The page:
Stated simply, KAROSHI means death from overwork. Overwork and excessive stress cause medical problems, such as cerebral and heart disease, mental disorders and eventually death.
Overwork is a characteristic of middle management, especially in industrialized countries where there is a shortage of skilled staff during an economic boom. Workers of all kinds are encouraged, directly or indirectly, to work extensive overtime. Overwork has become structural with the upper echelons of the professions and industry increasingly spending more time earning a living than at any time since the start of the industrial revolution.
After 18 hours of continuous work, reasoning and reaction timedrop to 40% of one's normal level. Vigilance also drops, which undermines the ability to read critically, handle figures and perform at meetings. Sleep loss further worsens performance. People do not learn to do without sleep, and sleep loss brings on symptoms like depression, anger or hostility.
Middle-aged workers working more than 48 hours/week have twice the risk of dying of heart disease, compared to someone working 40 hours maximum per week.
In Japan estimates of death from overwork are estimated at 10,000 per year, although the phenomenon had been denied by the government and corporations. In recent years, the Japanese Labour Ministry has awarded compensation to some 30 families whose breadwinners died of overwork, although all the deceased were labourers and not white-collar employees. The number of claims by white-collar workers is now half of the total of 700 per year.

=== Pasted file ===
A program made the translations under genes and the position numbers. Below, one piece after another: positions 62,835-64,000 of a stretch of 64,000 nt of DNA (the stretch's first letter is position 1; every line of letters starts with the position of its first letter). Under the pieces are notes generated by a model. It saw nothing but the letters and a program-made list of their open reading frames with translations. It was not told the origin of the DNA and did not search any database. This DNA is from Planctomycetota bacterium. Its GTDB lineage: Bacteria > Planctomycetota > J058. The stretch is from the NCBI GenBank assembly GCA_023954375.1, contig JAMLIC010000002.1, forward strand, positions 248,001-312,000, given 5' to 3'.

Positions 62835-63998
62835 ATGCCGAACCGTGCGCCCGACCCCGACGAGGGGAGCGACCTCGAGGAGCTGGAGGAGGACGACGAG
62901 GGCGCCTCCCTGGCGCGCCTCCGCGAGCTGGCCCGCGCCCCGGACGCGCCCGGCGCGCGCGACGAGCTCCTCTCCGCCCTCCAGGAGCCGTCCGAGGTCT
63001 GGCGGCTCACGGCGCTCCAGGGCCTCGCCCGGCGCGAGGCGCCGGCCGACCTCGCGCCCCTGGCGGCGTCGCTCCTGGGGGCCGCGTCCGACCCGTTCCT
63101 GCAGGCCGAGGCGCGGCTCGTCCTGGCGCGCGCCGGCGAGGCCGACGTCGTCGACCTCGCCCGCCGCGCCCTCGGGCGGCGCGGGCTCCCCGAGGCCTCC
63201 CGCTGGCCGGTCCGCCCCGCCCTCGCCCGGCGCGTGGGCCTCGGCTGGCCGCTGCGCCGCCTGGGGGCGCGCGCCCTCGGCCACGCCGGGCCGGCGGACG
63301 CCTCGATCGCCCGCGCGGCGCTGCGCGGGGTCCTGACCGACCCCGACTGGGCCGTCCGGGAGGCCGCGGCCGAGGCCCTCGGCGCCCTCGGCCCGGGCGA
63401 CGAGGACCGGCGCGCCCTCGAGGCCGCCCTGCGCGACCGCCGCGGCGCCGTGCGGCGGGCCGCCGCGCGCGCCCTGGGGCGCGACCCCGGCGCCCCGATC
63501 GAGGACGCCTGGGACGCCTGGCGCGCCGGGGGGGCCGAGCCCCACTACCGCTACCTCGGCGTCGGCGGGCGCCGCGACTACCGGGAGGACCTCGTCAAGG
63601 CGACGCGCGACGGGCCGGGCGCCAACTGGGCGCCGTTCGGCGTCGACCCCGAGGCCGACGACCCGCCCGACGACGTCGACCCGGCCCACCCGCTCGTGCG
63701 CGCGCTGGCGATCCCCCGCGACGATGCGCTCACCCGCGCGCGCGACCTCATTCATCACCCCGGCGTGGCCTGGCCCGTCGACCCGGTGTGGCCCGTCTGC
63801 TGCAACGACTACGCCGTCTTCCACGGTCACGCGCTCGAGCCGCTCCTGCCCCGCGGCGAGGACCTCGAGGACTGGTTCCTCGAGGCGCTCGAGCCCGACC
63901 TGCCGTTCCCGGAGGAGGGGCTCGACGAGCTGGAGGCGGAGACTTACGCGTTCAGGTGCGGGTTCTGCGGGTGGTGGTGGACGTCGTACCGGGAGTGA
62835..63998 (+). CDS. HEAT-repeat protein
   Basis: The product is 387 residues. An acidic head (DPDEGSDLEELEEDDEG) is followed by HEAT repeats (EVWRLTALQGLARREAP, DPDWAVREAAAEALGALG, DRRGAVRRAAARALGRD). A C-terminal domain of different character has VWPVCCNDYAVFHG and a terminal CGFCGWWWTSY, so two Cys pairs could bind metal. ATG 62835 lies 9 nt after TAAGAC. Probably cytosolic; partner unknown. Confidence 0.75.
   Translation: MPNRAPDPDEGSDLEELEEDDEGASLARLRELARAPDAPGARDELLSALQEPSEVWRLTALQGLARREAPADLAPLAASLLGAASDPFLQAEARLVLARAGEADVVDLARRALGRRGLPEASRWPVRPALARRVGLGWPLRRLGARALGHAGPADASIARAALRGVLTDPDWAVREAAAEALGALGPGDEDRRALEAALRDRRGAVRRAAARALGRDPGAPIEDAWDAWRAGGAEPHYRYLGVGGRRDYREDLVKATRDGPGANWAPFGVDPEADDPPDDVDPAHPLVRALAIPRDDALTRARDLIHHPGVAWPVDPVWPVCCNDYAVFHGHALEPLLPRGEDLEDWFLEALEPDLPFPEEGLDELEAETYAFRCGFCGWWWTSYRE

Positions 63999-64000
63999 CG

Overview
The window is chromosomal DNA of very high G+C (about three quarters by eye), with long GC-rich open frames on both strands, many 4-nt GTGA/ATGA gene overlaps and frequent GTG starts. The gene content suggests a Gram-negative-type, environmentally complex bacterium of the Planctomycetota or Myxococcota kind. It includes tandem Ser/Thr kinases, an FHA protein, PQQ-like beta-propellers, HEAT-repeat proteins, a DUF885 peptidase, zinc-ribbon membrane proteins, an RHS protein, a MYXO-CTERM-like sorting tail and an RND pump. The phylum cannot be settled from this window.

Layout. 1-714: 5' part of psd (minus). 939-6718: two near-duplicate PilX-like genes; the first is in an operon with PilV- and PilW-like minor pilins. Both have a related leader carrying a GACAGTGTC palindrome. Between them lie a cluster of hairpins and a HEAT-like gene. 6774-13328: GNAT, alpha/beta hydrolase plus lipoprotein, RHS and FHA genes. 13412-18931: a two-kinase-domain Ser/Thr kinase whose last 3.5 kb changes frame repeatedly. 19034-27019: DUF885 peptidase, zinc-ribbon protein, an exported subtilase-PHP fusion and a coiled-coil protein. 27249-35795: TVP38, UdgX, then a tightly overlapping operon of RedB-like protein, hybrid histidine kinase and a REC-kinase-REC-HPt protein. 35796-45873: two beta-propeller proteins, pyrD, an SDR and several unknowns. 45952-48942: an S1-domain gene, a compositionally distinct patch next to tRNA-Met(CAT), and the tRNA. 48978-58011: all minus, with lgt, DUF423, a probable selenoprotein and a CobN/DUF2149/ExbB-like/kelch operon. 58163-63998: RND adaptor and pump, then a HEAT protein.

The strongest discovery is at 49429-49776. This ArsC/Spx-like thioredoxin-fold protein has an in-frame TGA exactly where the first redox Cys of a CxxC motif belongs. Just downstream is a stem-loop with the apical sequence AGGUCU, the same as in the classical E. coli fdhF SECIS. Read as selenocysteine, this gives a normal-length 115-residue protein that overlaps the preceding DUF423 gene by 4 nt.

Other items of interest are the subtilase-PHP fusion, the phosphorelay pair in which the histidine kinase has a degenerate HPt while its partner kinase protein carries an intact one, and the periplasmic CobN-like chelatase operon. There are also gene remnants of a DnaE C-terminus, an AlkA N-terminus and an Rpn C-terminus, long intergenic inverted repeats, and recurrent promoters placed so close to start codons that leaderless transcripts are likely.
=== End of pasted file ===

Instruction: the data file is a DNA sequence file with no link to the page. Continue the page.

Ninety-four percent of UK managers work longer than their official working week, and 35% have taken on one-third more workload during 1992. Three-quarters have difficulty finding time to relax or be with partners or children. Some causes of managerial stress were incompetent bosses, unrealistic business objectives, time pressures, inaccurate information, office politics and inadequately trained staff.
In the UK in 1994, following the death of a doctor apparently from overwork, it was reported that more than 1,000 of the country's 29,000 junior doctors regularly worked more than 84 hours a week, despite regulations which sought to reduce this to 72 per week by the end of 1994 and to 56 per week by the end of 1995.
In the USA it has been estimated that over the last 20 years of the 20th century, the average worker had increased the number of hours worked per year by 164. A random telephone survey of more than 630 men and women (USA, 2001) showed that one in six workers was unable to use up the annual vacation time, on average 13 days, due to job demands. The survey showed that 32% of people work and eat lunch at the same time, and the same percentage of people report that they never leave the building once they arrive at work. Other results from the survey reveal that 34% of people do not have down time at work due to pressing jobs; 19% say their job makes them feel older than they are; 17% say work causes them to lose sleep at night; and 12.8% of the men never took any vacation in the past five years.
Too much work breeds narrow-minded, monocultural workaholics. Family relationships are notably a victim of overwork. Workers have not time to develop the other facets of their personalities and consequently come to feel like automatons. In such a work culture the sense of individual identity tends to collapse. Work is too fragile a vehicle to bear the weight of our entire sense of meaning and purpose in life.